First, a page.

They paid me $2,000, which at the time, the 1990s, seemed enormous. I was making $17,000 a year in my full-time job and about $1 a word when I got freelance writing jobs. (Twenty years later, donors get paid about $8,000. The wages of writers, of course, have decreased dramatically.) We worked through a fertility clinic in a hospital, which meant that I went through the clinic’s genetic, physical and psychological screenings; signed a boatload of paperwork that assured anonymity, privacy and confidentiality for all parties after the procedure; and began the program.
Twice a day I injected myself in the hip with hormones to bring about high-test fertility. My ovaries went into hyperdrive and I visited the clinic several times a week to have my blood drawn and my ovaries checked with ultrasound. There was a fair amount of physical unpleasantness, mainly cramps and bloating and trouble sleeping, but I was young and hearty.
The best day for egg “retrieval” – it would depend on blood results and what the ultrasound told us, and as it happened, I got the call about my retrieval just as I was about to start a new job. I had to call my new boss on a Sunday and tell her I wouldn’t be able to start the next day after all. I told her why, unable to come up with any lie that would sound better.
I became skilled at giving myself the shots and was a natural blood-giver – the phlebotomists raved over my “pipes” – but I was callow. It didn’t occur to me that one day I might want to know if any babies resulted from the procedure, and that I might want to meet them.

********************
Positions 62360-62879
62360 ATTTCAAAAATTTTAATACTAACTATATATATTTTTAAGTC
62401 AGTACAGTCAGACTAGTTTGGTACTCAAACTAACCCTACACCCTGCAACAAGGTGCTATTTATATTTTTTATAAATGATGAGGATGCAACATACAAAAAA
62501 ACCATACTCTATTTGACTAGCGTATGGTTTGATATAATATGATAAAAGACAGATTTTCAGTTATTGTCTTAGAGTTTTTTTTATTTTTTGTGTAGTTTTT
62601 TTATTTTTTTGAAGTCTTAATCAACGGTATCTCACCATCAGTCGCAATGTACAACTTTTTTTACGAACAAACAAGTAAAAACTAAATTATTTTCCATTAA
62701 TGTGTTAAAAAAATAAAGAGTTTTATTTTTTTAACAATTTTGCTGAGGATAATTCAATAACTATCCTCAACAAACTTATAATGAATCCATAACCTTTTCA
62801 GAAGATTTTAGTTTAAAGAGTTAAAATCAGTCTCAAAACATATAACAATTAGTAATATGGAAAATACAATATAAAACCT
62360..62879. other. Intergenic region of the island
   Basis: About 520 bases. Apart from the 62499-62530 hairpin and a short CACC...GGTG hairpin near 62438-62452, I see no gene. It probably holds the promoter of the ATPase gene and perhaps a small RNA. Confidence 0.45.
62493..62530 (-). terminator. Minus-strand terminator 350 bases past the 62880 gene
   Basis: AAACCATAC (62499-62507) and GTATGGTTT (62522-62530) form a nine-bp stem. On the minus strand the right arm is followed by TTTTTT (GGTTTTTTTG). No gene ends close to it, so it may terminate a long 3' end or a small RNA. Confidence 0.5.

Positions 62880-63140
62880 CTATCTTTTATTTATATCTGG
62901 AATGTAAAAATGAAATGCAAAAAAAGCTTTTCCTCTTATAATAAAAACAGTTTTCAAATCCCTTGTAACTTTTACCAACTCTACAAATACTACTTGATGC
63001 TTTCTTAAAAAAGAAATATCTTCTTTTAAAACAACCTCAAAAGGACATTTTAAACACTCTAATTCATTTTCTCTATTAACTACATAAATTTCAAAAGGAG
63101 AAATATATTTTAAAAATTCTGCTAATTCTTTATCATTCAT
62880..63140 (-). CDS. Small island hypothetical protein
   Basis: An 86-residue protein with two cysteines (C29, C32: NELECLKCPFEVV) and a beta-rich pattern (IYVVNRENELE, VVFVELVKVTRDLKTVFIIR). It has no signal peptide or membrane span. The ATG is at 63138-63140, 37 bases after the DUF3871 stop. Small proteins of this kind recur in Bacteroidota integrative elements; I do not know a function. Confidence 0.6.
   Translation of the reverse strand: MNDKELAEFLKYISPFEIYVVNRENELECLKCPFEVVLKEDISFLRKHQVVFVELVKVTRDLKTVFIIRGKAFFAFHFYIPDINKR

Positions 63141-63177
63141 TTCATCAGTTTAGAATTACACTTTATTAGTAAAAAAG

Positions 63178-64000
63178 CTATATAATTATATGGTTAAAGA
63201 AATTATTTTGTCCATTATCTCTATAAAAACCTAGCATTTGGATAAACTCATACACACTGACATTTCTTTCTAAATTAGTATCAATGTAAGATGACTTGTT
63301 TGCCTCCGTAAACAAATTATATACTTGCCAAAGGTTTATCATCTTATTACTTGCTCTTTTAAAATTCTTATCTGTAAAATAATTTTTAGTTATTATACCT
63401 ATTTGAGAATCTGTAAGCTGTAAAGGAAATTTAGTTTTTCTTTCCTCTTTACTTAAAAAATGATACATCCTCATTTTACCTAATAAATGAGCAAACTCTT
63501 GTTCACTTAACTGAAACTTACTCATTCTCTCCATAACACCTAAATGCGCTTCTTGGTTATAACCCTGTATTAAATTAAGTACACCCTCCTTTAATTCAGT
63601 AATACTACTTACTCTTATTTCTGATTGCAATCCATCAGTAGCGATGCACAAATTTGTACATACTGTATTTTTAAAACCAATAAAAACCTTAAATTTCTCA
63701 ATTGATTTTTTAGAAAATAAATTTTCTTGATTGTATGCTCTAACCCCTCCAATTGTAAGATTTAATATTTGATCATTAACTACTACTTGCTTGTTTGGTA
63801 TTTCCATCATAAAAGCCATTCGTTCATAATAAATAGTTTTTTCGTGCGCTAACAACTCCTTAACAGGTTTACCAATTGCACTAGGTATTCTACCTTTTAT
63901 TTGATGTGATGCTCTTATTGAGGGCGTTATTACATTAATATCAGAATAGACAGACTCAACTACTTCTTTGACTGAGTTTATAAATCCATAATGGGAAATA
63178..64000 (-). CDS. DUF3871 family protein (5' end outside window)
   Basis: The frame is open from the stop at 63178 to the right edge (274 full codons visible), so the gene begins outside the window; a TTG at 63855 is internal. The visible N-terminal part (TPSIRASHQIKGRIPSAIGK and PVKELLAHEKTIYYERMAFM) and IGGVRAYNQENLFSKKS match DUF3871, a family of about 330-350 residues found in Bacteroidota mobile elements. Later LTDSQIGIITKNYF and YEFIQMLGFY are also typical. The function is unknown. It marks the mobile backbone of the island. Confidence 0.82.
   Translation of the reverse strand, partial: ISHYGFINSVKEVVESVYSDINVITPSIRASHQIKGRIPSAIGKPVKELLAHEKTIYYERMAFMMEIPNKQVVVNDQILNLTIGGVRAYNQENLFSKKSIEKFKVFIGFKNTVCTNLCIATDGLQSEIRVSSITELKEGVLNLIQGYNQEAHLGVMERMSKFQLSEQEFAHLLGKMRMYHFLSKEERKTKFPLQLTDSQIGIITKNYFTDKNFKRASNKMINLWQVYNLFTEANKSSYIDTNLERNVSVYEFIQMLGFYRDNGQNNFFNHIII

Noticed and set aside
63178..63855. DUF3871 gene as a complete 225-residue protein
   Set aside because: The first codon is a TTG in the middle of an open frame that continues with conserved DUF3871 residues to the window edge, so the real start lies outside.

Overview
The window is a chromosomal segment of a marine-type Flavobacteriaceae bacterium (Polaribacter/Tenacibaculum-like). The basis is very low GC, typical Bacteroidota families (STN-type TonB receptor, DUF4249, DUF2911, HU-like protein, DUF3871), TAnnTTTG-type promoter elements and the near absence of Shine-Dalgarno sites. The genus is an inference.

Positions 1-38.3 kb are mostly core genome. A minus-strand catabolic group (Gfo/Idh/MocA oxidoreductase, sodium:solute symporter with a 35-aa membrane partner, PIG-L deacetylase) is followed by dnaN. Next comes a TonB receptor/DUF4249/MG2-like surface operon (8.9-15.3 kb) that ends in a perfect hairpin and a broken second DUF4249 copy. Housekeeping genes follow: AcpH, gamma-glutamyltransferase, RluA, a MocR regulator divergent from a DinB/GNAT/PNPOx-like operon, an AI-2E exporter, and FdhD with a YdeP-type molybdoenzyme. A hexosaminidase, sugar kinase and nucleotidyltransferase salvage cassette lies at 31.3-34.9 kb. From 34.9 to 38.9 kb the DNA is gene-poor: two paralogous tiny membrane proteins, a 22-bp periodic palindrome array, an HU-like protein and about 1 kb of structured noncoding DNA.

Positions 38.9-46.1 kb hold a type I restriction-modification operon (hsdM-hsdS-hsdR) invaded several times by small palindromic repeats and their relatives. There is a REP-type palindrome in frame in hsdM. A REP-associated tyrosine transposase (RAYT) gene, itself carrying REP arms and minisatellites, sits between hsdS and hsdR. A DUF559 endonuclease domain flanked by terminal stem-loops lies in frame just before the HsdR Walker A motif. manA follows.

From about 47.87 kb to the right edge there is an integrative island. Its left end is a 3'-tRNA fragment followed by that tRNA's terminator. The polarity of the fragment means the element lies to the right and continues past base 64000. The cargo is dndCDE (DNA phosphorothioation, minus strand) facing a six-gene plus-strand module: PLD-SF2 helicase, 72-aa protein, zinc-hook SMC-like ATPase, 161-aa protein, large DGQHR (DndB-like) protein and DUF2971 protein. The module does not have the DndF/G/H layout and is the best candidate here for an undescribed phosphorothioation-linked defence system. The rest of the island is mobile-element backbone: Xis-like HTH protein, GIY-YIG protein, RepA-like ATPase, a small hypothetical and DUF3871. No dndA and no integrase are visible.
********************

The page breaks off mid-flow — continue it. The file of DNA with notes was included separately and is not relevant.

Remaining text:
A couple years later, still rather impoverished in the Big Apple, I went through the process again, this time for an anonymous recipient. The privacy and confidentiality agreements were even more rigid this time.
Again, I was cavalier and callow. During some purge, I suppose, I must have thrown away the folder with the paperwork, little that there was, from the fertility clinics. By the time I had the urge to retrace my steps and try to unlock the doors that I had allowed to be locked, it was too late. Not only did I forget the name of the old Jewish couple, I had forgotten the name of the clinic, remembering only that it was in a hospital on the East Side, which is where almost all Manhattan hospitals are. I called and emailed every one of them that had ever operated a fertility clinic and asked for copies of my records, but I was told that they had been destroyed a decade earlier. I was a ghost, and I couldn’t even remember which hospital I was haunting.